French pianist Lucas Debargue did not win first prize at the 2015 International Tchaikovsky Competition in Moscow – he placed fourth – yet his huge talent and originality created quite the buzz among critics and producers alike, providing a springboard for his budding international career.
He won the Moscow Music Critics Award in that competition for what was termed his “incredible gift, artistic vision, and creative freedom.” A rhapsodic review in the Huffington Post said at the time: “Since Glen Gould’s visit to Moscow (in 1957) and Van Cliburn’s victory at the Tchaikovsky Competition (in 1958) in the heat of the Cold War, never has a foreign pianist provided such frenzy.” Part of the fascination with Debargue is the fact that he started playing piano at the relatively “old” age of 11, then gave it up at 15 to join a rock band and focus on non-musical studies in arts and literature. When he was 20, Debargue’s talent was noticed by Russian music professor Rena Shereshekskaya who invited him to join her class for formal training at the prestigious École Normale de Musique de Paris Alfred Cortot.
He is said to reflect in his playing ideas from literature, cinema, painting, and jazz. While he focuses on core repertoire, he also presents lesser known works by 20th century Russian composers Nikolai Medtner, Samuel Maykapar, and Nikolai Roslavets.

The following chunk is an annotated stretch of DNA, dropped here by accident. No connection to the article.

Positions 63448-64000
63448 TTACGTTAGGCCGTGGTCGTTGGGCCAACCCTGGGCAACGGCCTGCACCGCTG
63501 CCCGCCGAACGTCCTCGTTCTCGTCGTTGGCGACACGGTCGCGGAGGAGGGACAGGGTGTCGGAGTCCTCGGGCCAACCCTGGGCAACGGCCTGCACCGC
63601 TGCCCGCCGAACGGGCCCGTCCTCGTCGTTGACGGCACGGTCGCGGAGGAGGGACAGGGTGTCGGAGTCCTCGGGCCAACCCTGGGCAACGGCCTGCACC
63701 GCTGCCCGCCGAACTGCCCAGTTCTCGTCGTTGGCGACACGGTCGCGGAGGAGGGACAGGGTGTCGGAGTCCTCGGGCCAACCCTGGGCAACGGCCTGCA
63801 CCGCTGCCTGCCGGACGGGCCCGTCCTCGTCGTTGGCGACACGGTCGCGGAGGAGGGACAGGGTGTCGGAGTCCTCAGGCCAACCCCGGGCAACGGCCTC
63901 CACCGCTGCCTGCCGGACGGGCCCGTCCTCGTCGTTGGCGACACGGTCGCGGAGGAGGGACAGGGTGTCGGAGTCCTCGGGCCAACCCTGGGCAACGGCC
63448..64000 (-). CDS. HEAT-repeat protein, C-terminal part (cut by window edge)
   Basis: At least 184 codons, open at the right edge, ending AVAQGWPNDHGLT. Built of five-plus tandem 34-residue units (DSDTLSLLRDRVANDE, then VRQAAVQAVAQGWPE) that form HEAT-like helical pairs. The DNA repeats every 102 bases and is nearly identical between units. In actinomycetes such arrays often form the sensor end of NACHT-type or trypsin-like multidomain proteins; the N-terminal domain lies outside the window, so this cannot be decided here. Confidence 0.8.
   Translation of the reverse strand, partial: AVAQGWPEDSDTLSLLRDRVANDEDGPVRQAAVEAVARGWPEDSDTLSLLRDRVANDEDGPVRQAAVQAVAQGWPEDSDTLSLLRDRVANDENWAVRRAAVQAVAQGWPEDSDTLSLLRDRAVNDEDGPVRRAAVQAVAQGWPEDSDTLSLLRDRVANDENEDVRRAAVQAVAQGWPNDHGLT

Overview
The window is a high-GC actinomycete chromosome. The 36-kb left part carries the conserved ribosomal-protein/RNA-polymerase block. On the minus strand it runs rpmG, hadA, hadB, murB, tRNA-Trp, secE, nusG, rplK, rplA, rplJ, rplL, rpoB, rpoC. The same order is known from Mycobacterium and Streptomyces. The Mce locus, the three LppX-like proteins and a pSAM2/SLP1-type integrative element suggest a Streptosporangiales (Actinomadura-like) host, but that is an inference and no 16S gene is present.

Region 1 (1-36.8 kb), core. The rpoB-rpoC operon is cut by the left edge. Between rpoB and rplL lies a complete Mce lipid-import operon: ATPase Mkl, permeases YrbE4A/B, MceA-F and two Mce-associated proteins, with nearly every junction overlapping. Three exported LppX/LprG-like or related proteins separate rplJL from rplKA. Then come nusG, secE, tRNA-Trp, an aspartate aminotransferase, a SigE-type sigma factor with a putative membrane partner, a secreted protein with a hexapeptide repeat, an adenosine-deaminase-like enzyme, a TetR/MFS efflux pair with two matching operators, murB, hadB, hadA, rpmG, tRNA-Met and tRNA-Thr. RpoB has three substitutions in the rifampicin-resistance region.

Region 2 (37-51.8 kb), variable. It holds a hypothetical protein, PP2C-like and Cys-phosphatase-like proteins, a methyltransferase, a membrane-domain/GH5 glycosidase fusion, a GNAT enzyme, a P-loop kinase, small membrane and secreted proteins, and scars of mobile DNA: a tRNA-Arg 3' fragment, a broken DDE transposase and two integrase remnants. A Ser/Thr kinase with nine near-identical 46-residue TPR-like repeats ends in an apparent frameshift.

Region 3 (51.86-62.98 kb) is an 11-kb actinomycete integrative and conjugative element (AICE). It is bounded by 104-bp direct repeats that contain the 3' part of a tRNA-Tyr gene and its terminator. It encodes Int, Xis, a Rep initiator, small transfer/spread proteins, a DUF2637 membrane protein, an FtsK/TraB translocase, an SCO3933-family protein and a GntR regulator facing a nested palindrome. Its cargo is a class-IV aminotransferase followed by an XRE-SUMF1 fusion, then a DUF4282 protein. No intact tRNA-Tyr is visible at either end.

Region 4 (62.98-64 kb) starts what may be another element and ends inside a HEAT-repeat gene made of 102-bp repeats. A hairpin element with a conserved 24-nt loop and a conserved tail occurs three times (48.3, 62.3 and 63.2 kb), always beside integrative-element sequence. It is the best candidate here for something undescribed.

Following his debut here in Dec. 2017, a Le Devoir reviewer hailed his musicianship as “a genuine phenomenon in a classical world that truly needs one.”
For his second Montreal show, Debargue will open with nine miniature sonatas by Domenico Scarlatti, then leap to the 20th century with Medtner’s Sonata in G Minor, back to Baroque with Bach’s Toccata in C minor (a Gould favourite), and ending with Franz Liszt’s Dante Sonata.
Debargue performs Sunday, Jan. 19 at 2:30 pm at the Maison Symphonique of Place des Arts. $46 to $105. Info and tickets: placedesarts.com/en/event/lucas-debargue or call 514-842-2112.